Book Review: “The Aztec UFO Incident”
“The Aztec UFO Incident” by Scott Ramsey, Suzanne Ramsey and Frank Thayer
I, like many readers of UFO lore, had always assumed that the widespread condemnation of the 1948 Aztec UFO crash as a hoax probably meant that it was just that – a hoax. After all, what better way to muddy the Roswell waters than create additional UFO crash stories that later turn out to be fictitious? Some of the top researchers in the field have dismissed this case in the past, mostly on the basis of a court case which brought into question the honour and integrity of some of the key ‘expert witnesses’ of the case. A domino effect has killed this story across five decades.
But not anymore…
Through some excellent research, and lashings of plain common sense, the injustice with which this UFO case has been historically met has been put right in the 21st Century, mostly as a result of the work of Scott Ramsey. To be fair – and Ramsey is nothing if not very fair – other researchers before him have attempted to rehabilitate this case, recognising that there really is some fire behind the smoke. The authors of this latest book pay tribute to their efforts, as well as the intrepid author of the original case study: Dana’s namesake, Frank Scully.
Although there is a clear bias in favour of this incident being a credible UFO crash retrieval, the authors present the facts in a measured journalistic manner, with very little embellishment or sensationalism (although there is a tendency to paint the good guys white, and the bad guys black). The book flows well, and is written in clear conversational English. Interviews with witnesses, who come across as credible, are accompanied with plenty of background information and analysis.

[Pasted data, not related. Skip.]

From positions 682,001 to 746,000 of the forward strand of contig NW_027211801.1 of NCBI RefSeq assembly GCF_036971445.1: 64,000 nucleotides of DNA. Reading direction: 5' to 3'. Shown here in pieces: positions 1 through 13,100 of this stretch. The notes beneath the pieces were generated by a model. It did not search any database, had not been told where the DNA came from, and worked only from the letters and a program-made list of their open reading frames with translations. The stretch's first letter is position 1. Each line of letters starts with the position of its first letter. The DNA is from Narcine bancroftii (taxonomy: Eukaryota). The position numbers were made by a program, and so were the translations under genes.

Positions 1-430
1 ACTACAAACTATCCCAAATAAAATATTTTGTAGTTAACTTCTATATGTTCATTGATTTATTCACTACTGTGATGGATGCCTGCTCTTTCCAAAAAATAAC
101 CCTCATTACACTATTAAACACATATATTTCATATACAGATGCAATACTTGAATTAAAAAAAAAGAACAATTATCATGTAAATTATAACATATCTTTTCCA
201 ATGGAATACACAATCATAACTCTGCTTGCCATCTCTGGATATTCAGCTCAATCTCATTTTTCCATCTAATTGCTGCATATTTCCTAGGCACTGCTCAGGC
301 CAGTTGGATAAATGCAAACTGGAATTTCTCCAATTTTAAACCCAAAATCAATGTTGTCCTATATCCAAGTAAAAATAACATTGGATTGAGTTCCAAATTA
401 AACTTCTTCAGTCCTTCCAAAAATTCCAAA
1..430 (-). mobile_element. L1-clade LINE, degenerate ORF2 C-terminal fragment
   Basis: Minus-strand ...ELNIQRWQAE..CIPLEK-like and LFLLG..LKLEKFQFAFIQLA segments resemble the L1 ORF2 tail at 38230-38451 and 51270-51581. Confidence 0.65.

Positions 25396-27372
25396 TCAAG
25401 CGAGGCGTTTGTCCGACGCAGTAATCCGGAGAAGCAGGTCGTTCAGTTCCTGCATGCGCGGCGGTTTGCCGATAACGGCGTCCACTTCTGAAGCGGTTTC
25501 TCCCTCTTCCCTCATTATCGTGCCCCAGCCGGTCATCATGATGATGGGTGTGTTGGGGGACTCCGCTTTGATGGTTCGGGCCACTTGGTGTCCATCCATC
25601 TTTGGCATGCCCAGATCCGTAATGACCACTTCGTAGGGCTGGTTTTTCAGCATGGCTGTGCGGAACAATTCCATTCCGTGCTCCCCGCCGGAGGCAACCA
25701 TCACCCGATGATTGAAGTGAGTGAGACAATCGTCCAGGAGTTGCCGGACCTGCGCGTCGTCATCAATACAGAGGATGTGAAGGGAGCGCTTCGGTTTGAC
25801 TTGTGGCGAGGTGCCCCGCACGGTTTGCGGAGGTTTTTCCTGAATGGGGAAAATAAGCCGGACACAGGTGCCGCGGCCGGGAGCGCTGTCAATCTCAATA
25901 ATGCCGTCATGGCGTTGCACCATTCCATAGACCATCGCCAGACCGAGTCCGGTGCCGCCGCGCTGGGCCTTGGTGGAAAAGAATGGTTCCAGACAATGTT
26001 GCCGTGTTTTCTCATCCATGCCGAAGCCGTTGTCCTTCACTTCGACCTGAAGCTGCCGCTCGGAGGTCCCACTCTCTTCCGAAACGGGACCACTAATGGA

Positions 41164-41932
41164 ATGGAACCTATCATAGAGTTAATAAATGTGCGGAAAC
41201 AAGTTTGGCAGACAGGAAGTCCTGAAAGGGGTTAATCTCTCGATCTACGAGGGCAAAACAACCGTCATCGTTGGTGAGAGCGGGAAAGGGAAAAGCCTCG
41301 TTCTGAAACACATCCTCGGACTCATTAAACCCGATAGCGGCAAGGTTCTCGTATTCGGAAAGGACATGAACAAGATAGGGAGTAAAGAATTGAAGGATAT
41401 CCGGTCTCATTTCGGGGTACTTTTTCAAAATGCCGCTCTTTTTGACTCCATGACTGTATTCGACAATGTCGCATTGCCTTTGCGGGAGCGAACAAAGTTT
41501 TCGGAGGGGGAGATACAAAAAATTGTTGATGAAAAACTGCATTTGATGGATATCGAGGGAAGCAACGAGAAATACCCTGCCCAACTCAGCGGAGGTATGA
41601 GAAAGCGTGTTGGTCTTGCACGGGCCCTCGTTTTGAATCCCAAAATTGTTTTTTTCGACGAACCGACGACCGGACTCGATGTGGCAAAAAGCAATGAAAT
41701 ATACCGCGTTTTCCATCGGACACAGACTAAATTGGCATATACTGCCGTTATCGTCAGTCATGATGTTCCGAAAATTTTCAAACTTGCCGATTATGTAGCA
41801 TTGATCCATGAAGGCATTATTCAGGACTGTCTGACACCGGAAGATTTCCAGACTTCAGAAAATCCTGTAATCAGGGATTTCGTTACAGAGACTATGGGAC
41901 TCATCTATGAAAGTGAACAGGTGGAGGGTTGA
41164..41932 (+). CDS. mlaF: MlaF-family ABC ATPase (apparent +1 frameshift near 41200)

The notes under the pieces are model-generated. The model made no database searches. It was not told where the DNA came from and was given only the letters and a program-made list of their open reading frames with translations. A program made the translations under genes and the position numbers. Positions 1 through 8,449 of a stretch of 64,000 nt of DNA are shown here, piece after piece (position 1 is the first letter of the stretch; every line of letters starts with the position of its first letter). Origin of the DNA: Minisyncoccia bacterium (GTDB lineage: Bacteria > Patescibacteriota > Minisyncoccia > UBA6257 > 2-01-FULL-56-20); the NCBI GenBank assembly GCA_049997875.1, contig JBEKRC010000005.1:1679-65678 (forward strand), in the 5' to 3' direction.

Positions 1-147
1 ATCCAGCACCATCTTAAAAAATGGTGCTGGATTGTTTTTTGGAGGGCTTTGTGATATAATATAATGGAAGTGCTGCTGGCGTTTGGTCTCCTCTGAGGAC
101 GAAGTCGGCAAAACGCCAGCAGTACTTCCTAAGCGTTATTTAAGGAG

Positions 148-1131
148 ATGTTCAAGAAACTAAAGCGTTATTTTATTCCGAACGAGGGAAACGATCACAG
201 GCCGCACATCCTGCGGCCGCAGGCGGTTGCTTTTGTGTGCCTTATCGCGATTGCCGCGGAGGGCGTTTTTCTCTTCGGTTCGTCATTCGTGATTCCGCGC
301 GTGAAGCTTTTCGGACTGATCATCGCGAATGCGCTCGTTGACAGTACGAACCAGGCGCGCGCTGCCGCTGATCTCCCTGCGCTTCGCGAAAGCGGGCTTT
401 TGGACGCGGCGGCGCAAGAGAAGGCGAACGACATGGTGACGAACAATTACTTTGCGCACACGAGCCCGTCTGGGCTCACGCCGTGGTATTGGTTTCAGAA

One quickly begins to wonder how this case was buried for so long. The debunking efforts levelled at the Aztec Incident early on were vindictive and ill-tempered, but also highly effective. No one wanted to touch this case for decades – it became toxic to Ufologists. After the Roswell debacle, the concerted effort to destroy those trying to expose the Aztec crash was finely-tuned and tightly controlled. For instance, it was interesting to read testimony related to how military service records are routinely fabricated to officially place a covert operative in a completely different location during a mission, so that if they whistle-blow their claims can be readily falsified by official documentation (p30).
The trial of the entrepreneurial geophysicist Silas Newton and his scientific associate Leo Gebauer is covered in great depth in the book. The fraud case was instigated by a spurned newspaper correspondent, J.P. Cahn, who was determined to discredit the duo. Despite a lack of evidence to support Cahn’s claims, and plenty to the contrary, the court moved against the accused whose reputations were duly destroyed. Yet, curiously, once that work had been done, no punishment was meted out against them. A further chapter rehabilitates the reputation of Silas Newton, drawing on documentation to reveal that he was no hoaxer, and that actually his standing as a model U.S. citizen was self-evident for anyone who cared to look.